Two City Council Members Suggest WeHo Invite Someone Other Than CSW to Produce LA Pride

christopher street west, la pride, west hollywood
LA Pride Parade (Photo courtesy of Visit West Hollywood)

More divisions are opening in the LGBTQ communities with two gay members of the West Hollywood City Council suggesting the city look to someone other than Christopher Street West to stage the annual Pride parade and festival, and one of them criticizing the painting of the transgender flag in the intersection of Santa Monica and San Vicente boulevards.

At tonight’s City Council meeting, Councilmember John D’Amico raised the idea of the city issuing a request for a proposal for next year’s Pride event from other vendors, citing controversy over CSW’s plans to stage a march in West Hollywood to protest police violence against Black people.

Councilmember John Duran agreed with D’Amico and described CSW’s plans for that protest march as “reckless” because it hadn’t consulted in advance with the City of West Hollywood, which has helped underwrite the Pride parades and festivals that take place in June each year. Duran suggested that the City Council remove “CSW” from the name of its CSW/Pride subcommittee, which consists of two Council members who negotiate plans for the event with CSW.

“You don’t work with a partner by just dropping an event into the middle of the city with 10 days notice,” Duran said, referring to CSW’s proposed June 14 protest march. “I think it was irresponsible. I think it was reckless.”

CSW had announced the protest march on June 3 after earlier cancelling what would have been the 50th annual Pride parade and festival because of the COVID-19 pandemic. Faced with pushback from some Black community leaders who said they had not been consulted before the march was announced, CSW dropped its plans for the protest.  Then members of the “solidarity march committee” that CSW had created to plan the event stepped forward and launched the “All Black Lives Matter” protest march. That march on Sunday attracted an estimated 20,000 or more people and was the largest public event ever in West Hollywood.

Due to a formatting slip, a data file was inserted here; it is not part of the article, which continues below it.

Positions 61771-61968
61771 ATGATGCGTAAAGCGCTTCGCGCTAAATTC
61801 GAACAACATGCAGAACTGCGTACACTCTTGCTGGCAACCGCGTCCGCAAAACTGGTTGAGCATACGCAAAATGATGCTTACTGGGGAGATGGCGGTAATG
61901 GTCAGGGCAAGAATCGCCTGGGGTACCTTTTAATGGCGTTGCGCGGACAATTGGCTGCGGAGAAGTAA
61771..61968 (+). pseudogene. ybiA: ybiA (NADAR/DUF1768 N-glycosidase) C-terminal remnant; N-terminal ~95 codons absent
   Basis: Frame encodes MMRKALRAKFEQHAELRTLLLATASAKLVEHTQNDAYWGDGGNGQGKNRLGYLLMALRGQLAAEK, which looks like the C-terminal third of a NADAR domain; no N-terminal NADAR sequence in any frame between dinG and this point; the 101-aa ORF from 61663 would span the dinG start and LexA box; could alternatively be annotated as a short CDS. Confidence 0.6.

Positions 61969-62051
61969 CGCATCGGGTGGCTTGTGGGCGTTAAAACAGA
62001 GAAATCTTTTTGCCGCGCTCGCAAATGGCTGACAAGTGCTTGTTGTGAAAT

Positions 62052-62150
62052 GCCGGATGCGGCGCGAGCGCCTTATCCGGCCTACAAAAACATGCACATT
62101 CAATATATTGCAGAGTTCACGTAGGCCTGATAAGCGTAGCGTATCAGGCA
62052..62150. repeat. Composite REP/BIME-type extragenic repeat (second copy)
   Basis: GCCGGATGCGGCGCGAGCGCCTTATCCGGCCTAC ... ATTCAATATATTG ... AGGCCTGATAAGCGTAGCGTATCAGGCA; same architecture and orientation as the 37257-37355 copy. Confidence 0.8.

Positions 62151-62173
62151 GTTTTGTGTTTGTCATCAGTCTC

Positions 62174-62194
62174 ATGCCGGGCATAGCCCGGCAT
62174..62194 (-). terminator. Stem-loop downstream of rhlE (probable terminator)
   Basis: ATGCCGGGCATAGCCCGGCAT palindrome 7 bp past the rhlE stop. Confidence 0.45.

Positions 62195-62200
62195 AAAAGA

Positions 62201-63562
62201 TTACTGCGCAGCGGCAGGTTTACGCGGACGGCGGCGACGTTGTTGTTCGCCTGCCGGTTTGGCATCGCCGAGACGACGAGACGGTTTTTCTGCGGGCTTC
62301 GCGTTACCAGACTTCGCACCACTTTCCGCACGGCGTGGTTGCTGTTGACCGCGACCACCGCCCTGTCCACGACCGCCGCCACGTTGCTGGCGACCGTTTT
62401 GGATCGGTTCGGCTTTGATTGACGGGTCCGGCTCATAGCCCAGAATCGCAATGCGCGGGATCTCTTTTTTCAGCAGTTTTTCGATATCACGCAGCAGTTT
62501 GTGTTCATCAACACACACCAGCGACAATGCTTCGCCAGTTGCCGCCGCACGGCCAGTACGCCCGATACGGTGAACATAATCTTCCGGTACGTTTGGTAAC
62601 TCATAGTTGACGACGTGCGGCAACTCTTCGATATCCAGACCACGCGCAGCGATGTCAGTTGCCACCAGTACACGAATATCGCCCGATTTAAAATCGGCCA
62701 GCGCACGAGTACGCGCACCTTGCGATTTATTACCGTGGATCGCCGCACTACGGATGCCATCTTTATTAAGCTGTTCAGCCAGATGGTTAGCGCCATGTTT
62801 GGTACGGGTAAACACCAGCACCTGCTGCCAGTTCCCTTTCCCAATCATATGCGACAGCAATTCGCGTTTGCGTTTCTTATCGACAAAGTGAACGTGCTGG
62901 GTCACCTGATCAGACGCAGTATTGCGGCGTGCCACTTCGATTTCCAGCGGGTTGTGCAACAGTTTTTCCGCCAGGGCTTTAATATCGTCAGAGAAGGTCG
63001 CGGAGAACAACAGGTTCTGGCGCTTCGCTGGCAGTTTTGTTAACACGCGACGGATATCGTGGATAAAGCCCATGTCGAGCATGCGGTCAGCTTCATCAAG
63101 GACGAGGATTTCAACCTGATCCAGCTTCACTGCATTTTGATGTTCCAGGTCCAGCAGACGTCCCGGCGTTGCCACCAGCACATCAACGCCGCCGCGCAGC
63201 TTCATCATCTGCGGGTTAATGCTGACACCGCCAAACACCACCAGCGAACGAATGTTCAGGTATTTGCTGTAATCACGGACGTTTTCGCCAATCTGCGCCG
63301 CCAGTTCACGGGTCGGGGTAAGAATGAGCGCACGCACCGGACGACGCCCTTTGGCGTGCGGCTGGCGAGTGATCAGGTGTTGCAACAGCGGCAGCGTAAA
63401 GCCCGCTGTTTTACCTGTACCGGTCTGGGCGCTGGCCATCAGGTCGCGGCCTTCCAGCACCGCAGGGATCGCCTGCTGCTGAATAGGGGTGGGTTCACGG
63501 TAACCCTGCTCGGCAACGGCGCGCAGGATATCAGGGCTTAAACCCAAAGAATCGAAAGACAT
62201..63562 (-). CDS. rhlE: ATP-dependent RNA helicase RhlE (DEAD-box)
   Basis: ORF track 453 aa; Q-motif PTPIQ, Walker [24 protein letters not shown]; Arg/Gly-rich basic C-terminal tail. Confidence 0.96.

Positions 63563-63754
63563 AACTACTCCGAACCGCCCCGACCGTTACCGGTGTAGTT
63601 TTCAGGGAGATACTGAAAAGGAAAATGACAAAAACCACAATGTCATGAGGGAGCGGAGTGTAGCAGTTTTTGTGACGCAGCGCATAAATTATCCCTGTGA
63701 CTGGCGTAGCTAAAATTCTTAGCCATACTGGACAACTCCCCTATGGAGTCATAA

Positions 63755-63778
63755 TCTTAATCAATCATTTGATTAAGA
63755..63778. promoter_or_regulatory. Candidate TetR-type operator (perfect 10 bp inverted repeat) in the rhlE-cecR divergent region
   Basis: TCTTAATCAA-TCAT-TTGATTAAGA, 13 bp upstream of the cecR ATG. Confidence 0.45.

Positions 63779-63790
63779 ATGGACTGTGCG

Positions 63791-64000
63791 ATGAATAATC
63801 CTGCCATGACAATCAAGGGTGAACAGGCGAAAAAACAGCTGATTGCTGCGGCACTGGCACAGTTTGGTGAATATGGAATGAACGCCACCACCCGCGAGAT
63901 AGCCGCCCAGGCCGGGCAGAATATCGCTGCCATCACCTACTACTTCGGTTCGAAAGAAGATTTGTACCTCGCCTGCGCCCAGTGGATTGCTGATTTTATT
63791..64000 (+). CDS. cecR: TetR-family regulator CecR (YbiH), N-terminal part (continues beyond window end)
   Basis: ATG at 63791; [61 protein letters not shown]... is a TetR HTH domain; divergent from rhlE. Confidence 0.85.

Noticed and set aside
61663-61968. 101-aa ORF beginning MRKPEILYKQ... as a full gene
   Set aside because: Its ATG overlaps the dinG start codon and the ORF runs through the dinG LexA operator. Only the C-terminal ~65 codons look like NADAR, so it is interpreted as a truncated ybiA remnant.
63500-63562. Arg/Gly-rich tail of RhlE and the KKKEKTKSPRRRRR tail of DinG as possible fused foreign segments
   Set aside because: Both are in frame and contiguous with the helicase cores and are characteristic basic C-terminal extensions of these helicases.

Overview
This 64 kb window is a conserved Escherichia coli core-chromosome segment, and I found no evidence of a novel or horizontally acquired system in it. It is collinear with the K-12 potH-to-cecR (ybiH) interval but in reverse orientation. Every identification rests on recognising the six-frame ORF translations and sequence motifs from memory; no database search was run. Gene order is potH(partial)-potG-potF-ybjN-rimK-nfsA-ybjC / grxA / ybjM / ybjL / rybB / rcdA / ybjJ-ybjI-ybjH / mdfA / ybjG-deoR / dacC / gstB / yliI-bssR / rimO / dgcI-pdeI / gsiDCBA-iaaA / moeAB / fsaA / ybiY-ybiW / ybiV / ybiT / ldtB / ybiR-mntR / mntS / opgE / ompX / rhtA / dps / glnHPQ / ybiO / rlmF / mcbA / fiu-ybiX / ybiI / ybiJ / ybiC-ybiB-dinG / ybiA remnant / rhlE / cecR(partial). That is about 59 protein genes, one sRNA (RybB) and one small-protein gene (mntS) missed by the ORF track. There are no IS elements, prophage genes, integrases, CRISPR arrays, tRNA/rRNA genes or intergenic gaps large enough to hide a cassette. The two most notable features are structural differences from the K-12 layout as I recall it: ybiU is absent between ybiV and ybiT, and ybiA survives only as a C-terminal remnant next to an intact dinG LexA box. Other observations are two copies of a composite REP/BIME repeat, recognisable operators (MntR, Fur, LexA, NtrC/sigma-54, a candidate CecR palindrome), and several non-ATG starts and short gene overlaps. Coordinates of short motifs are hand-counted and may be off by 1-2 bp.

Marchers on Santa Monica Boulevard near the Sheriff’s Station on Sunday, June 14

The All Black Lives Matter march began in Hollywood and ended at the intersection of Santa Monica and San Vicente boulevards, which are the site of two rainbow colored crosswalks installed in 2012 at a cost of $80,000 in honor of the LGBTQ communities. On Saturday night, people had gathered to paint a large blue, white and pink image of the transgender flag in the middle of the crosswalk. Those participating in the protest march also called out the names of Black transgender people who have been killed recently.

Duran objected to placing the trans symbol in the intersection. “I get it. It’s a form of protest. It’s a form of expression,” he said. But, Duran said, when the city made plans for the rainbow crosswalks it decided not to place any symbol in the center of the intersection.

“I don’t think we can tolerate any group coming in and deciding what sort of painting or mural they can put on our public property.” Duran said that it should be removed.

Transgender flag painted on the intersection of Santa Monica and San Vicente boulevards.

Suggestions that the city seek another vendor for the annual Pride parade and festival may bolster arguments by some LGBTQ people that it move out of West Hollywood and into downtown Los Angeles, which now hosts its much smaller, but very popular, DTLA Proud event in August. The annual Pride event has a major economic impact on the city. A study commissioned by CSW showed that it increased economic output in Los Angeles County by $74.7 million of which $27.7 million was concentrated in West Hollywood and $18.2 million in the City of Los Angeles. Economic output is the value of goods and services provided during the Pride event.

The Pride parade started in 1970 on Hollywood Boulevard and in 1979 moved to West Hollywood, which had become known as a gay mecca. CSW, a non-profit organization, has managed the parade and the festival, which began in 1974.

2.3 3 votes
Article Rating

37 Comments
Newest
Oldest
Inline Feedbacks
View all comments
hifi5000
hifi5000
3 months ago

I think it is fair to say CSW has lost touch with the residents of West Hollywood and the city council has the right to ask for bids from other organizations who could handle Pride just as well or even better.
 
It looks like CSW has gotten complacent with running Pride,so it is natural to look for other partners to run the event.Maybe all the trauma of the last two weeks will make them sit up and reconsider how they are operating.

Vincent Campisi